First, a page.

|Insomnia, anxiety||Poor sleep quality
Risk of dependence
|Anti-allergy and decongestive drugs
These drugs include antihistamines and nasal decongestant pills and sprays. Many are sold OTC.
|Nose and ear infections
Skin or oronasal allergy
These are often combinations of antihistamines, decongestants, cough suppressant and pain relief medications sold OTC and widely advertised.
Mild nose, ear or throat infections
|Anti-coughing (antitussive) drugs
As prescription drugs, these can contain codeine and some antihistamines. OTC versions without codeine are also available
|Muscle relaxant drugs
Muscle relaxants help relax muscles, ease pain, and reduce stiffness.
|Injury (e.g., sport trauma), back pain, neck tension, muscle tension||Sleepiness
|Analgesics (anti-pain drugs)
An analgesic (colloquially known as a “painkiller”) is any member of a diverse group of prescription and OTC drugs used to relieve pain. They include paracetamol (acetaminophen), the nonsteroidal anti-inflammatory drugs (NSAIDs) such as the salicylates (aspirin), narcotic drugs such as morphine, synthetic drugs with narcotic properties such as tramadol, and various others.
Risk of dependence
There are a variety of anti-inflammatory drugs including the NSAIDs (discussed above), anabolic steroids and corticosteroids (e.g., prednisone). Anabolic steroids have been used by athletes to build body mass and improve performance.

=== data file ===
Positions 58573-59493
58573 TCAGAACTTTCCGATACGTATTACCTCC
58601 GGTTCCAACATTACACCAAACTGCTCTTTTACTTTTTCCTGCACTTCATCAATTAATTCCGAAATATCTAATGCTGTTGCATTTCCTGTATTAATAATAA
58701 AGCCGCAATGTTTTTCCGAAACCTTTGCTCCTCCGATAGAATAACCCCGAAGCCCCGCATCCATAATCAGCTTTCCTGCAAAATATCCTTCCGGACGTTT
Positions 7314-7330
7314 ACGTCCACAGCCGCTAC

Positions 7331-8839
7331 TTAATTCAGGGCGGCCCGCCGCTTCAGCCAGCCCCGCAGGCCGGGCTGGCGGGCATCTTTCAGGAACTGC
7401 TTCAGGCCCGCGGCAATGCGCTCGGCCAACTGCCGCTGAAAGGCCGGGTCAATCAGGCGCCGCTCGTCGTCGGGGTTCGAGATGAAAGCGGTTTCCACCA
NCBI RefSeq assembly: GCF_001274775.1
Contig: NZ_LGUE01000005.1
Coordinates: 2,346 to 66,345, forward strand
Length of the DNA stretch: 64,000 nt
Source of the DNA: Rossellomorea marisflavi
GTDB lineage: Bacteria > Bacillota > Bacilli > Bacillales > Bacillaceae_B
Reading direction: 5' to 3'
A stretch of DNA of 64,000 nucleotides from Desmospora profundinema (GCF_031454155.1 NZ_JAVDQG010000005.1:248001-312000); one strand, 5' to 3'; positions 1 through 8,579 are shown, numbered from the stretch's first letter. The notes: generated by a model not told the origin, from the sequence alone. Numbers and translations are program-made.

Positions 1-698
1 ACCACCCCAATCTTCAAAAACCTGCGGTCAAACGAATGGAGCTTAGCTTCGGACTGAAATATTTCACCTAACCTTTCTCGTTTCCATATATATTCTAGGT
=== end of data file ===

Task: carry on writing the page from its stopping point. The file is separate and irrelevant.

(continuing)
|Oronasal infections, persistent coughs, asthma, tendonitis, vertebral pain||Vertigo
Severe withdrawal reactions
Some relatively new prescription drugs are available to treat or prevent migraine headaches. These include Topiramate (brand name Topamax) and Fiorinal, a combination analgesic medication consisting of aspirin, the barbiturate butalbital and caffeine.
|Occasional severe headache
|Cognitive deficiency (particularly word-finding difficulty)
Impairment of fine motor skills
Vision abnormality and transient or permanent vision loss
A class of drugs that are used to treat hypertension (high blood pressure). There are many classes of antihypertensives, which—by varying means—lower blood pressure to reduce the risk of stroke, coronary heart disease and the likelihood of dementia, heart failure and mortality from cardiovascular disease.
|High arterial blood pressure||Effects vary by drug class but include:
Decreased tolerance to accelerations
Fainting, seizure or convulsions (rare)
OTC medicines such as Immodium® and prescription drugs such as Lomotil®, which act to stop diarrhea and thereby reduce the chance of dehydration.
|Stomach ulcer/GERD drugs
Many OTC and prescription drugs are directed at reducing stomach acid to help cure heartburn caused by ulcers or Gastroesophageal Reflux Disease (GERD).
|Ulcer, GERD||Headaches (occasionally)
There are numerous drugs both OTC (e.g., Dramamine®, Bonine ®) and prescription (e.g., Antivert®) that reduce nausea from motion sickness or illnesses such as middle ear infections. Pilot trainees may be particularly interested in these drugs if they develop symptoms as they adapt to flight conditions.
|Motion sickness and middle ear disorders||Decreased visual acuity
Decreased glare resistance